It may seem like a pup's "nature" poop fertilizes the soil and helps the environment, but it actually carries bacteria, nutrients and parasites that are harmful to natural areas' ecosystems and water supply.
While a deer may poop in the woods, it also forages for food here. This creates an important loop where deer return resources and nutrients that other living things in the park rely on.
A dog, however, most likely consumes processed, non-native food that returns high levels of nitrogen and phosphorus and can kill native plants, wildlife, and pollute bodies of water.
Plus: Canine fecal matter contains these organisms (E. Coli, Roundworm, and Giardia), which can survive in soil for up to 3 years and make humans and other animals sick, too.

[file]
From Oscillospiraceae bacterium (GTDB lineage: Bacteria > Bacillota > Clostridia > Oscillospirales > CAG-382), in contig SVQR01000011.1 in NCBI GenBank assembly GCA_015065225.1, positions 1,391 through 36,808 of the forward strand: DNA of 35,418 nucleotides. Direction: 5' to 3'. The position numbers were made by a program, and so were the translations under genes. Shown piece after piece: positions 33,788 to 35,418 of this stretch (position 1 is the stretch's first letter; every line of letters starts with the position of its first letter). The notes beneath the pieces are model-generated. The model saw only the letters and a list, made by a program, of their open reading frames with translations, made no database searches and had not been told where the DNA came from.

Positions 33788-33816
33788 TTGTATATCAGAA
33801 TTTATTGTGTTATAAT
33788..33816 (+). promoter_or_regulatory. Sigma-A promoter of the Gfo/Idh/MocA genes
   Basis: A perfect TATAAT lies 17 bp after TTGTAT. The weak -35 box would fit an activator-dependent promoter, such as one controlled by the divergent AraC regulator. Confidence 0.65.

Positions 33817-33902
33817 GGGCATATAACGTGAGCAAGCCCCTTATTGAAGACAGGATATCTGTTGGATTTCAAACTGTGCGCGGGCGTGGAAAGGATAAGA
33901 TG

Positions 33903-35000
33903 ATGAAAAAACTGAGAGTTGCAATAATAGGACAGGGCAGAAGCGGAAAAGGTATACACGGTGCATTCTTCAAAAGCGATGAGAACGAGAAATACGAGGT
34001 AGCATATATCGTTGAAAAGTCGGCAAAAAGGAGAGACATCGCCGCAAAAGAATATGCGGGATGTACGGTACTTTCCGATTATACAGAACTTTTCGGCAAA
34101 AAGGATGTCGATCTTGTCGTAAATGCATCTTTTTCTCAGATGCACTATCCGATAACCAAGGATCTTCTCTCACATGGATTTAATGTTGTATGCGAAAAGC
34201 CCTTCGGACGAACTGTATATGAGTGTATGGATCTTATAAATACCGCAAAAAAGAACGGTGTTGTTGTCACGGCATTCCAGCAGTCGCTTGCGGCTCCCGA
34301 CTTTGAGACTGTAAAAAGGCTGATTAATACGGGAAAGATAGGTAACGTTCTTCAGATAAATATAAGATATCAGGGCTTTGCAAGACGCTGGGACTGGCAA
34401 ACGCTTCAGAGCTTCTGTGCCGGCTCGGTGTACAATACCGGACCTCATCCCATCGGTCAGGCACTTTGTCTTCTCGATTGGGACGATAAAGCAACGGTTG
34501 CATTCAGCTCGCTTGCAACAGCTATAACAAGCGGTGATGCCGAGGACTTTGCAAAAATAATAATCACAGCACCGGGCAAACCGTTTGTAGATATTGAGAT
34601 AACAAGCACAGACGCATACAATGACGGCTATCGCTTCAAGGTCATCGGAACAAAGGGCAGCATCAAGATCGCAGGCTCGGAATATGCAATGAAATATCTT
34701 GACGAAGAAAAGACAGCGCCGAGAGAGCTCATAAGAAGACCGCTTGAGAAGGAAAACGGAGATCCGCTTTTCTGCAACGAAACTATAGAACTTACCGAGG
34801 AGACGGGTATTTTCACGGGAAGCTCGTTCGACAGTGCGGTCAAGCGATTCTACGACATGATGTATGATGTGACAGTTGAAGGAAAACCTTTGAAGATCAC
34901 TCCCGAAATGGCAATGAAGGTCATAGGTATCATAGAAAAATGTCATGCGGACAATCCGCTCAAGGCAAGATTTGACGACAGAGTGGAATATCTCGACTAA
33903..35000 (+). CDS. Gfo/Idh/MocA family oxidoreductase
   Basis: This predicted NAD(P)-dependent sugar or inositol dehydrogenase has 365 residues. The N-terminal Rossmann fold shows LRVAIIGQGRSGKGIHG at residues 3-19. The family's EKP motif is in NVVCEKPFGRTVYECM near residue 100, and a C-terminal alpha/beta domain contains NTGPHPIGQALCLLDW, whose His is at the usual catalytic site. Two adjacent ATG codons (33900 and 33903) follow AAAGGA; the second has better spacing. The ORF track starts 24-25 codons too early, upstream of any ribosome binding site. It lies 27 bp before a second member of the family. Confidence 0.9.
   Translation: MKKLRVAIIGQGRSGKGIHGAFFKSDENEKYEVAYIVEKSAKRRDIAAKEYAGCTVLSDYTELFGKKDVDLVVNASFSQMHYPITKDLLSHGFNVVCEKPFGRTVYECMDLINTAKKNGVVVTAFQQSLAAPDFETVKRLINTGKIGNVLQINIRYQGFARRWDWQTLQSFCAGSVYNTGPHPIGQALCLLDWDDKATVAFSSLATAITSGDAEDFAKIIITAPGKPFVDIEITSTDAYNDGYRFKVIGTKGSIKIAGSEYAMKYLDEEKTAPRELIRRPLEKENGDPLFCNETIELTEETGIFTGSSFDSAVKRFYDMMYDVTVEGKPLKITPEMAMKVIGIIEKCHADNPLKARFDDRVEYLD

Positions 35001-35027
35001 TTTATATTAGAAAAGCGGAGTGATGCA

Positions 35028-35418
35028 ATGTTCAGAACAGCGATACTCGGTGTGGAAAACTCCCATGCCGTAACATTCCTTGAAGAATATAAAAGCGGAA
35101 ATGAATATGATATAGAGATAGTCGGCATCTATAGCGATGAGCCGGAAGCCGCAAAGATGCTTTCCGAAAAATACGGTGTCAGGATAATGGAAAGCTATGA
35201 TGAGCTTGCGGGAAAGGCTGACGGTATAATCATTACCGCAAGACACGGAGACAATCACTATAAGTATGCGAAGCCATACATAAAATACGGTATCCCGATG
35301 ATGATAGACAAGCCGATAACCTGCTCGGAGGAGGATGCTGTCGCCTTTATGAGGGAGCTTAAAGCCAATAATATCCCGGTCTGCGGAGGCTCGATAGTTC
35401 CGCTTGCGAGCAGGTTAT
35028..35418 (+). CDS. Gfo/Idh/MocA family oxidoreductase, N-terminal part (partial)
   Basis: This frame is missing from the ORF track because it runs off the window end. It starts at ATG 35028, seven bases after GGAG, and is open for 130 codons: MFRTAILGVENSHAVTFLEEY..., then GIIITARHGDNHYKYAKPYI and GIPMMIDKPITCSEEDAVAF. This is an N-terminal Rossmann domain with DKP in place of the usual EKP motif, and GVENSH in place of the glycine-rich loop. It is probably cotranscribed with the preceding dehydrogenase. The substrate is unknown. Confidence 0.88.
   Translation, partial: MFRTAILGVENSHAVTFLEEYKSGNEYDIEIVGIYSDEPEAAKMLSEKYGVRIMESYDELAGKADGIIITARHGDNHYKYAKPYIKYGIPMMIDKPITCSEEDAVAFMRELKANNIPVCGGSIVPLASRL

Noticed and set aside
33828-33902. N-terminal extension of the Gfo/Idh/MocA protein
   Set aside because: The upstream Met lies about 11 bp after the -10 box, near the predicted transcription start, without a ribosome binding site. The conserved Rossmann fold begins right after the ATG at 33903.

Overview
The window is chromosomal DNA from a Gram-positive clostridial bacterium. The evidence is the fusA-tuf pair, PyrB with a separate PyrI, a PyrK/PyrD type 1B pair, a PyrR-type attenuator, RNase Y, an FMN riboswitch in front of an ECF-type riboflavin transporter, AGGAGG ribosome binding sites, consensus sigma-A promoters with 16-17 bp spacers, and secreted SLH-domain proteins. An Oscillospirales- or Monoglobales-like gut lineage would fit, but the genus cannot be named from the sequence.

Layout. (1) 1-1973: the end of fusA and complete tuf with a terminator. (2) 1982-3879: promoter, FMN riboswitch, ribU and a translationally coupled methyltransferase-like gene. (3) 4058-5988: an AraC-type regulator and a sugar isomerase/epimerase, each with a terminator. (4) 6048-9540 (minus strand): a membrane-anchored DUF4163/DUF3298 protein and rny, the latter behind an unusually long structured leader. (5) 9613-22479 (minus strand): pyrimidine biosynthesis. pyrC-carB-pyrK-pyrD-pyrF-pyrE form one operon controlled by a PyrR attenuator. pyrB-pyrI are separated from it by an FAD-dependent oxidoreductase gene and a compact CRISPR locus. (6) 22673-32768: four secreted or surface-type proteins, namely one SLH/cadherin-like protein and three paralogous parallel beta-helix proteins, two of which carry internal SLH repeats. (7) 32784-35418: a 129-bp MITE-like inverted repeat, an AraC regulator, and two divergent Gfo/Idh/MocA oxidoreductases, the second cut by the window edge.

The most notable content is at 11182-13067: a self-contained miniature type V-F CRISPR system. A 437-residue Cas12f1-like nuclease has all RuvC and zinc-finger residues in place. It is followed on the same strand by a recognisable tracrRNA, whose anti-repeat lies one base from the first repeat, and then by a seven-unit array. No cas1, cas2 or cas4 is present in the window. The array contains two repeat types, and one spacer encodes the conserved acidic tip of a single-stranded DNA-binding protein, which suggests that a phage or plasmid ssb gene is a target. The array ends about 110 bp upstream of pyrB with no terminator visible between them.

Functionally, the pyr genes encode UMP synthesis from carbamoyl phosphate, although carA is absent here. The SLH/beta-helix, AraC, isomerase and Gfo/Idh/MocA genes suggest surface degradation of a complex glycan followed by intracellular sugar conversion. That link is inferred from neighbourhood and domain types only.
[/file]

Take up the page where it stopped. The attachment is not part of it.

Put extra bags in your car and hiking pack, or attach a roll to your pet's leash.
Be prepared to carry it with you! County parks and habitat areas do not have trash cans along trail routes—only in parking areas, around facilities, and sometimes at trailheads.
Don't forget to regularly pick up poop in your yard, especially if you garden or have children who play in the grass.
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